|Born||March 1966 (age 57)|
Damien Gavin Lewis (born March 1966) is a British author and filmmaker who has spent over twenty years reporting from and writing about conflict zones in many countries. He has produced about twenty films.
He has written more than fifteen books, some of which have been published in over thirty languages. His books have appeared on bestseller lists in many countries. He is a Fellow of the Winston Churchill Memorial Trust and a Fellow of the Royal Geographical Society.
Lewis worked as a war correspondent, and between 1991 and 2005 he wrote, directed, produced and filmed a number of documentary films for National Geographic, the BBC, Channel 4 and Discovery, amongst others, largely focusing on investigating and exposing environmental and human rights violations in Africa, the Middle East and Asia.
In 1991 Lewis's independently-funded documentary film Parks or People?, about conflict between rainforest conservationists and indigenous tribes in the Congo, won the Wildscreen Film Festival Golden Panda Award.
In 2000 Lewis's documentary film Death in the Air, about the use of chemical weapons in the Sudanese civil war, was a finalist in the British Rory Peck Awards, but its accuracy was disputed by the London-based European-Sudanese Public Affairs Council.
In 2004 Lewis wrote his first book, Slave, a novel which won the Index on Censorship Book Award at the Index on Censorship Awards. The book was later adapted as a film, I Am Slave, which won the Drama Award at the BBC One World Media Awards in 2011. Slave was also adapted into a stage play: Slave - A Question of Freedom, by Kevin Fegan, produced and directed by Caroline Clegg and Feelgood Theatre Productions. It won Best Stage Production at the inaugural Media Awards 2011 in association with the Human Trafficking Foundation, and Best New Play at the Manchester Evening News Awards.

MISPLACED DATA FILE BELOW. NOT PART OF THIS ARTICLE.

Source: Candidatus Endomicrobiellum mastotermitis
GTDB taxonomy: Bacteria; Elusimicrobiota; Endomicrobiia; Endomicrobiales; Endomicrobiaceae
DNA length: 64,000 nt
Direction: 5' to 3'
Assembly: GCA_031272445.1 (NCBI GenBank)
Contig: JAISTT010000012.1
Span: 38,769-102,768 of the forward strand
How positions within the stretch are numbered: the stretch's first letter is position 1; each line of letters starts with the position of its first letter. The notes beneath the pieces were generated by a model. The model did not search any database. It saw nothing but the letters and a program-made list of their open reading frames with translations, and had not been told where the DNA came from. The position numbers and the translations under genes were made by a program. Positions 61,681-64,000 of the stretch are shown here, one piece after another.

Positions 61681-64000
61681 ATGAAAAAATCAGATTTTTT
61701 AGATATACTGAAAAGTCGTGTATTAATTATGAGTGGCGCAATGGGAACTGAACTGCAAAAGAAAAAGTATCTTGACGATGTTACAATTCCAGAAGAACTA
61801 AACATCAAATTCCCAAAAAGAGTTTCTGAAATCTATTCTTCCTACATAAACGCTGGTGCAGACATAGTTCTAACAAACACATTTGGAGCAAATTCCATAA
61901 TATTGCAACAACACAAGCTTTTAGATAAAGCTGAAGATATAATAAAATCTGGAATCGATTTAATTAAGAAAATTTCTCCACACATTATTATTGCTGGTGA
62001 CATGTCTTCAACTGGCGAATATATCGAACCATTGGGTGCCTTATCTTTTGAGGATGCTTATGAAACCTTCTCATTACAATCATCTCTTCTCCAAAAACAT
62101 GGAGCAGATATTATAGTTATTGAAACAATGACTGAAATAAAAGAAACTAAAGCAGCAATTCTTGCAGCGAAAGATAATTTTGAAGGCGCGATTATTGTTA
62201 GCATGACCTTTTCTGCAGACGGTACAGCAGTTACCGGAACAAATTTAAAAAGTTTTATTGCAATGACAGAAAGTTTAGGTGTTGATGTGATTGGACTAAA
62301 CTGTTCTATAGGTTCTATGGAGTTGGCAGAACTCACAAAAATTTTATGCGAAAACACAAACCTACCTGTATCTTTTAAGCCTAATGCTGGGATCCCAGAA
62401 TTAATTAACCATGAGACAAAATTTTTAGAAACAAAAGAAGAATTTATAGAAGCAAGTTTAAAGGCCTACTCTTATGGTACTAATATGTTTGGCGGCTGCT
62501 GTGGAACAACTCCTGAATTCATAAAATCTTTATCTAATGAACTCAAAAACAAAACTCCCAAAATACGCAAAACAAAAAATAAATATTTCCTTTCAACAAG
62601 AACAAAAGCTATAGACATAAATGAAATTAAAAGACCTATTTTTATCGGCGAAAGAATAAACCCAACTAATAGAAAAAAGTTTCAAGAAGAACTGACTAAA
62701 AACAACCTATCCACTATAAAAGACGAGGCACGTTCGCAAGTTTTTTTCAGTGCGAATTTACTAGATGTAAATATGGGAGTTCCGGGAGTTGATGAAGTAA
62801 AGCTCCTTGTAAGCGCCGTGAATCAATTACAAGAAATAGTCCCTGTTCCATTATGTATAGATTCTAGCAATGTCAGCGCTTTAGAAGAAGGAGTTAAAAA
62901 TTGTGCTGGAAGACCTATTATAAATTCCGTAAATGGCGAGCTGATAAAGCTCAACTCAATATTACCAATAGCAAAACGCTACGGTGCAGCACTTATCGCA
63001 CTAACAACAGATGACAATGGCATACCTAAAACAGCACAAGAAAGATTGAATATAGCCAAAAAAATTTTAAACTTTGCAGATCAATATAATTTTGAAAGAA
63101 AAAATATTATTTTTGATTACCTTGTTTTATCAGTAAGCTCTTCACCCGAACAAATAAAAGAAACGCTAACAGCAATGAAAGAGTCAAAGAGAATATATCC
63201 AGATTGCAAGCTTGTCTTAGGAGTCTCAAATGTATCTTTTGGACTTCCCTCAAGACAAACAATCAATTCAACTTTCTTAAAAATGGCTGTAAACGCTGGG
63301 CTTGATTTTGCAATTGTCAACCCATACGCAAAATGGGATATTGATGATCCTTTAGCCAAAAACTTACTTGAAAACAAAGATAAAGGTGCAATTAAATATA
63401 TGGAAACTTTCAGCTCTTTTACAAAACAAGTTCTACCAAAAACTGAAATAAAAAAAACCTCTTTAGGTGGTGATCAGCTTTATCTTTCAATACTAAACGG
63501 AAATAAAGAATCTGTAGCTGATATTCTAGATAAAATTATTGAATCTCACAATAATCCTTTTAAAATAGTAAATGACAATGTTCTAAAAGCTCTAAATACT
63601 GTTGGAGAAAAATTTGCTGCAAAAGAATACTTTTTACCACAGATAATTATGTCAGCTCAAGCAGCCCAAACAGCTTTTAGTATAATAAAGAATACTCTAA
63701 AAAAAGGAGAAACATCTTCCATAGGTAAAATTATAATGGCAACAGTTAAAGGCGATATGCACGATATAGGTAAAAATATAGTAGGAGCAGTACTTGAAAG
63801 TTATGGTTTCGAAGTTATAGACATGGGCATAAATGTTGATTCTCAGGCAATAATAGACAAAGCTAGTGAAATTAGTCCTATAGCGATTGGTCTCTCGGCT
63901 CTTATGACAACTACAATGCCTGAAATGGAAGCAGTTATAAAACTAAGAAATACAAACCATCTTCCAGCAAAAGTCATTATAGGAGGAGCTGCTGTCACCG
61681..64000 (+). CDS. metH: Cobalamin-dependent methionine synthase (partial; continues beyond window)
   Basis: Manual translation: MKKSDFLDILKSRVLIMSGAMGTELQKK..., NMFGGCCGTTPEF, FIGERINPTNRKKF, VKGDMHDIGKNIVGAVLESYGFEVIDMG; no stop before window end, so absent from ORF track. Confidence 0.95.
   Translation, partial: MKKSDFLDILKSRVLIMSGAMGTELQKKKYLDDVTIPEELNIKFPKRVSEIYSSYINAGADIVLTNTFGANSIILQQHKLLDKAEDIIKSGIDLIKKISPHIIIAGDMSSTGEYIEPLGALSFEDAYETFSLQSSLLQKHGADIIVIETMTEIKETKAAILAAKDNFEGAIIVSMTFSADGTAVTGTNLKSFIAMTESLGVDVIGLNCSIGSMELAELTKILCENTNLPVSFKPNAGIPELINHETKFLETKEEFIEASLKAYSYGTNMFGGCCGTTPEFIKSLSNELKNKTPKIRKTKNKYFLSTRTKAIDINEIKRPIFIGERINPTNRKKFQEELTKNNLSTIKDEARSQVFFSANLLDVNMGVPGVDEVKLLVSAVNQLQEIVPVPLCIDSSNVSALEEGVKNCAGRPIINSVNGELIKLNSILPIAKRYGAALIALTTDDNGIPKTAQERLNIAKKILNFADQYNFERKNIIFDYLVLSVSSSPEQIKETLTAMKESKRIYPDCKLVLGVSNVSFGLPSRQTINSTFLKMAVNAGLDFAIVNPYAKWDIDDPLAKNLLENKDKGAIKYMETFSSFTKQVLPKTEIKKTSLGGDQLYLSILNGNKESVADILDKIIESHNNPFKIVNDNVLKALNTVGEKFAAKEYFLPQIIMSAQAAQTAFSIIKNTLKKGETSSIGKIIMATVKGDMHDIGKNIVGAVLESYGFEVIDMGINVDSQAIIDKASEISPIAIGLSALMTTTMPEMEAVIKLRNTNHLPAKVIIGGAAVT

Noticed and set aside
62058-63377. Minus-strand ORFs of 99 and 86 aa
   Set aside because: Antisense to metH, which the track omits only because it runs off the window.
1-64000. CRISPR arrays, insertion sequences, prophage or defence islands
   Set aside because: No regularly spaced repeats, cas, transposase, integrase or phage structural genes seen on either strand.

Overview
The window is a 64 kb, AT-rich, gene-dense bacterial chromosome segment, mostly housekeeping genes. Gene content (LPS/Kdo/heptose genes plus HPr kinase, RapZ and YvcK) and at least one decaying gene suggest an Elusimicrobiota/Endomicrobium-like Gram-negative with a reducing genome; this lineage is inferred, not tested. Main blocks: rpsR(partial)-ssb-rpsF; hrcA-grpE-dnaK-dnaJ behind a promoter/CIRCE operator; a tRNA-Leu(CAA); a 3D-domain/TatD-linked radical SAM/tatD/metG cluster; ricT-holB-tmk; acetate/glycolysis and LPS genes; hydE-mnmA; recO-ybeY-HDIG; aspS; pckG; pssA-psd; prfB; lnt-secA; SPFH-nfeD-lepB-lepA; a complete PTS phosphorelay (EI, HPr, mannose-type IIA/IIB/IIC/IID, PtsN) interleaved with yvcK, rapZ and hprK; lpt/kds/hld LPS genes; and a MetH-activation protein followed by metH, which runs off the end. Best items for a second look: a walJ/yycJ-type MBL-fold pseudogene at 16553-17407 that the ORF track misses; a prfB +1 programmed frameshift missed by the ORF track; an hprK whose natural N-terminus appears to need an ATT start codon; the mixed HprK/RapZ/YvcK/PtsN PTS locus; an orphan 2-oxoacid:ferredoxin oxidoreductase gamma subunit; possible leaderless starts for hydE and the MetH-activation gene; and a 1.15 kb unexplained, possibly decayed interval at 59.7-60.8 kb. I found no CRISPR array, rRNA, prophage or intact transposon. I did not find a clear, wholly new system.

In 2005 Lewis's documentary War Hospital produced by CTV Television Network and the National Film Board of Canada, about International Committee of the Red Cross doctors working in the world's largest field hospital in Sudan, won the Best of the Festival Award at the Columbus International Film & Video Festival.
Lewis has written other fiction and nonfiction books. In 2006 he was chosen as one of the "Nation's Twenty Favourite Authors" by the UK Government's Quick Reads Initiative in association with World Book Day.
- Operation Certain Death: The Inside Story of the SAS's Greatest Battle (Century, 2004) - The account of Operation Barras, the attempt by the SAS to rescue the British Forces captured by guerrilla militia group the West Side Boys in Sierra Leone.
- Bloody Heroes: Ultimate Betrayal – Ultimate Firepower - Ultimate Revenge: The True Story of Britain's Secret Warriors in Afghanistan (Century 2006) - The account of British and American special forces unit deployed against Al Qaeda in Afghanistan.
- Apache Dawn: Always Outnumbered, Never Outgunned (Sphere, 2008) A chronicle of the apache pilots deployed in the Afghanistan war.
- Fire strike 7/9 (Ebury, 2010) An account of an apache helicopter Fire Support Team's tour of Afghanistan.
- It's all about Treo: Life and War with the World's Bravest Dog (Quercus Publishing, 2012) - The true story of Treo - the world's most highly decorated living dog – whose job it was to sniff out bombs in Afghanistan.
- Zero Six Bravo: 60 Special Forces, 100,000 Enemy, The Explosive True Story (Quercus, 2013) - Tells the story of a Special Boat Service unit caught in a ferocious enemy ambush in Iraq, who managed to inflict massive damage on their enemies despite being outnumbered and outgunned.
- War Dog: The No-man's Land Puppy Who Took to the Skies (Sphere, 2013, ISBN 978-0751552751) - The true story of a German Shepherd puppy Antis, rescued from World War Two no man's land in France by Czech fighter pilot Robert Bozdech, and their lives together.
- Churchill's Secret Warriors: The Explosive True Story of the Special Forces Desperadoes of WWII (Quercus, 2014) - The story of Winston Churchill's first 'deniable' secret operative force to operate behind enemy lines in World War II.